A-State Graduate Students to Compete for Slot in Regional ‘3MT®’ Competition
JONESBORO – So, who is the graduate student at Arkansas State University who can best explain his or her research thesis, compellingly, in only three minutes?
A-State wants to know and will find out Thursday, April 10, when it conducts the second Three Minute Thesis (3MT®) competition during the annual Create@State event where students present their scholarly work.
Rachel Welicky, who is working toward a doctorate in environmental science, won the first 3MT® at A‑State during Create@State last year, according to Dr. Erik Gilbert, associate dean of the Graduate School. As A-State’s representative, she took her presentation to the Council of Southern Graduate Schools (CSGS) meeting recently in San Antonio.
“It was interesting and enlightening to engage in discussions about the progress and challenges faced by graduate schools today,” she said about her experience at CSGS.
The Graduate School sponsors 3MT® and pays the travel expenses of students who represent the university in regional competition, Gilbert explained.
“We are expecting an even better field of competitors this year,” he added. “We plan to send this year's winner to CSGS next February in New Orleans.”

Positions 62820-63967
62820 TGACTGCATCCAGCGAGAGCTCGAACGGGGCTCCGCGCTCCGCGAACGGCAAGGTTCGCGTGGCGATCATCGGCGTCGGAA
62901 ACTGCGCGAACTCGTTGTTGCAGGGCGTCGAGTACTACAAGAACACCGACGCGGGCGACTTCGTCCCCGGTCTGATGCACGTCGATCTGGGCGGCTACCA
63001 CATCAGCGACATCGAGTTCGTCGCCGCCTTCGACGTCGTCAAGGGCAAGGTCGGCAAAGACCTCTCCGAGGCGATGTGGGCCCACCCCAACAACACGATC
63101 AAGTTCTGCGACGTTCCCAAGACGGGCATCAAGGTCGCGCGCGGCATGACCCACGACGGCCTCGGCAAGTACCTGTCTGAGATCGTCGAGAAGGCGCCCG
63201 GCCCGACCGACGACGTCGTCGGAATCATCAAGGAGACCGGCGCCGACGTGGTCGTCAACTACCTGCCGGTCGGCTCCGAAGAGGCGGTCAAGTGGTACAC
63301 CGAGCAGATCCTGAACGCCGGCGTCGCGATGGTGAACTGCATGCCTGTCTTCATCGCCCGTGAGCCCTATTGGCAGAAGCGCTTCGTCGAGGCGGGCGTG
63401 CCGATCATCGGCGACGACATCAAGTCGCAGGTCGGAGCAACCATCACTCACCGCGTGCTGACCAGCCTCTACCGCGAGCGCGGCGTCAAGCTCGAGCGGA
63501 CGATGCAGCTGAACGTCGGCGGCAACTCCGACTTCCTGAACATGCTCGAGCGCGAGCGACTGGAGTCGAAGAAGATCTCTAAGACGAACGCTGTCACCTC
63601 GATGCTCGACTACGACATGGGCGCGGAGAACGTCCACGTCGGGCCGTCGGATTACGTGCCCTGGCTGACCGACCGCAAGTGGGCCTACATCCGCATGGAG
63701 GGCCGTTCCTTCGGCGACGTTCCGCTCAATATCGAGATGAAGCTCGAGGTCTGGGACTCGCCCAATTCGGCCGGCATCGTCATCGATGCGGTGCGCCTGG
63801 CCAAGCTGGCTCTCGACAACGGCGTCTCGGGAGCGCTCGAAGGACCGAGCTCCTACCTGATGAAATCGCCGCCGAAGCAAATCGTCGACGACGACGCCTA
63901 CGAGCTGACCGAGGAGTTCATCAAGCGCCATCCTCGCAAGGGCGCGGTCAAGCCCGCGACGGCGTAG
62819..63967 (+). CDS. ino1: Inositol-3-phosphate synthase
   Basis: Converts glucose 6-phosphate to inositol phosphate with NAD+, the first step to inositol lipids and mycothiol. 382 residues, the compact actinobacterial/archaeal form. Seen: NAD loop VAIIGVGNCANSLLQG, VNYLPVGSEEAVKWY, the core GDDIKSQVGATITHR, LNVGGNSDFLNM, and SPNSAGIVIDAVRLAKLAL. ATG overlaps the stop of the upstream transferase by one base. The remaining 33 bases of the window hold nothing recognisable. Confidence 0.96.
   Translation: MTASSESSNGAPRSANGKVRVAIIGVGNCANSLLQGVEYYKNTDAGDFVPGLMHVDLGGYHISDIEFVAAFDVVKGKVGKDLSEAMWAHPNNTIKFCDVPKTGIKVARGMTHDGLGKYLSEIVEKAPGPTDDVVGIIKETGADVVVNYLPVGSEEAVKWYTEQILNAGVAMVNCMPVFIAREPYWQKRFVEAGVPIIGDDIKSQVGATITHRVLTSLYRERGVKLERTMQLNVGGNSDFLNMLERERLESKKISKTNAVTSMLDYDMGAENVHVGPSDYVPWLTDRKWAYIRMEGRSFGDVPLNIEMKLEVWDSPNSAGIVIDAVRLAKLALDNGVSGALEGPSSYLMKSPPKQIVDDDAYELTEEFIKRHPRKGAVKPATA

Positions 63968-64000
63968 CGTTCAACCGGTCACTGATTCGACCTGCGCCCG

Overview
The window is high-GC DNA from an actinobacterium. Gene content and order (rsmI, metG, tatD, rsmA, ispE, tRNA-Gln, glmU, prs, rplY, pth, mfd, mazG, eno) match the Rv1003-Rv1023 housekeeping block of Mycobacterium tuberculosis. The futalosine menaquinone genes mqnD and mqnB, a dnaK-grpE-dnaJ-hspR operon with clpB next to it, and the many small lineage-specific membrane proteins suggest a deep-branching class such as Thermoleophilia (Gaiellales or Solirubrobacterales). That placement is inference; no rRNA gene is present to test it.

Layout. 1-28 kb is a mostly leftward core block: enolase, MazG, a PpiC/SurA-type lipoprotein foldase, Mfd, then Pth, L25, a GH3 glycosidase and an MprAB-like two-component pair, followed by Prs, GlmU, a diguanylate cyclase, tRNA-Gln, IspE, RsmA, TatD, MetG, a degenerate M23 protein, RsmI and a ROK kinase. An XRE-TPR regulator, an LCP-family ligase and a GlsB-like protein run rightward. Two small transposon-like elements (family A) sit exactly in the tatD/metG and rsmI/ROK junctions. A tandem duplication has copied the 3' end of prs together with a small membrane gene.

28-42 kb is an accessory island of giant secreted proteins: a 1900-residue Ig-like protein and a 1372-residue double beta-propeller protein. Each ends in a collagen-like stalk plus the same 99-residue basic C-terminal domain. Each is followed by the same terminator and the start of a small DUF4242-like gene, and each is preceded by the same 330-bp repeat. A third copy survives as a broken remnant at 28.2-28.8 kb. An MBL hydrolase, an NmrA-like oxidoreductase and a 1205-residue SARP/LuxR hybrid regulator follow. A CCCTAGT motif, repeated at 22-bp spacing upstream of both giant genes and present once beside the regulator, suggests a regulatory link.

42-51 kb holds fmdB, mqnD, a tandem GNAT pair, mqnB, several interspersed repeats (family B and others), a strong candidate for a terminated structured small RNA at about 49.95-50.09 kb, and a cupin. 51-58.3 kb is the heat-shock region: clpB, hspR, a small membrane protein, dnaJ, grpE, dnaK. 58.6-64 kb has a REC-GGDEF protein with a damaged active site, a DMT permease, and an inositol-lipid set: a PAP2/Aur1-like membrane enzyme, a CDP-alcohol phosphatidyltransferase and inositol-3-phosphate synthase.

Working under Dr. Paul Sikkel, professor of wildlife ecology, Welicky conducts research on coral reef ecology and specifically on the role of parasites.
In her 3MT® presentation, she noted that marine parasites are not frequently studied, “ . . . despite that they make up the majority of coral reef animal diversity, and that they are hypothesized to contribute significantly to food web dynamics.”
She touched on the objectives and methodologies of her dissertation research, explaining that she is attempting to measure the direct and indirect effects of a particular parasite (Anilocra haemuli) on an abundant Caribbean coral reef fish (French grunt, Haemulon Flavolineatum).
“I concluded my speech by sharing some of my current findings, stating how meeting my objectives would help me achieve my ultimate goal of making marine food webs more complete, and reiterating that the activities and products of this research would contribute positively to both scientific and non-scientific communities.”
A native of Commack, N.Y., she completed her undergraduate degree in animal science at the University of Vermont in 2008 and a master’s degree in biological sciences at Florida Atlantic University in 2010.
“I began working with Dr. Sikkel during the summer of 2010 and we have been working together since then both at A-State and at our field sites in the Caribbean.”
Welicky’s dissertation research is split between laboratory and fieldwork.
“During summers I run field experiments and observational studies in the U.S. and British Virgin Islands, and during the academic year, I conduct laboratory analyses on samples I collected during the summer,” she added.
Three Minute Thesis (3MT®), a research communication competition developed by The University of Queensland, develops academic, presentation, and research communication skills for explaining their research in language appropriate to a non-specialist audience.
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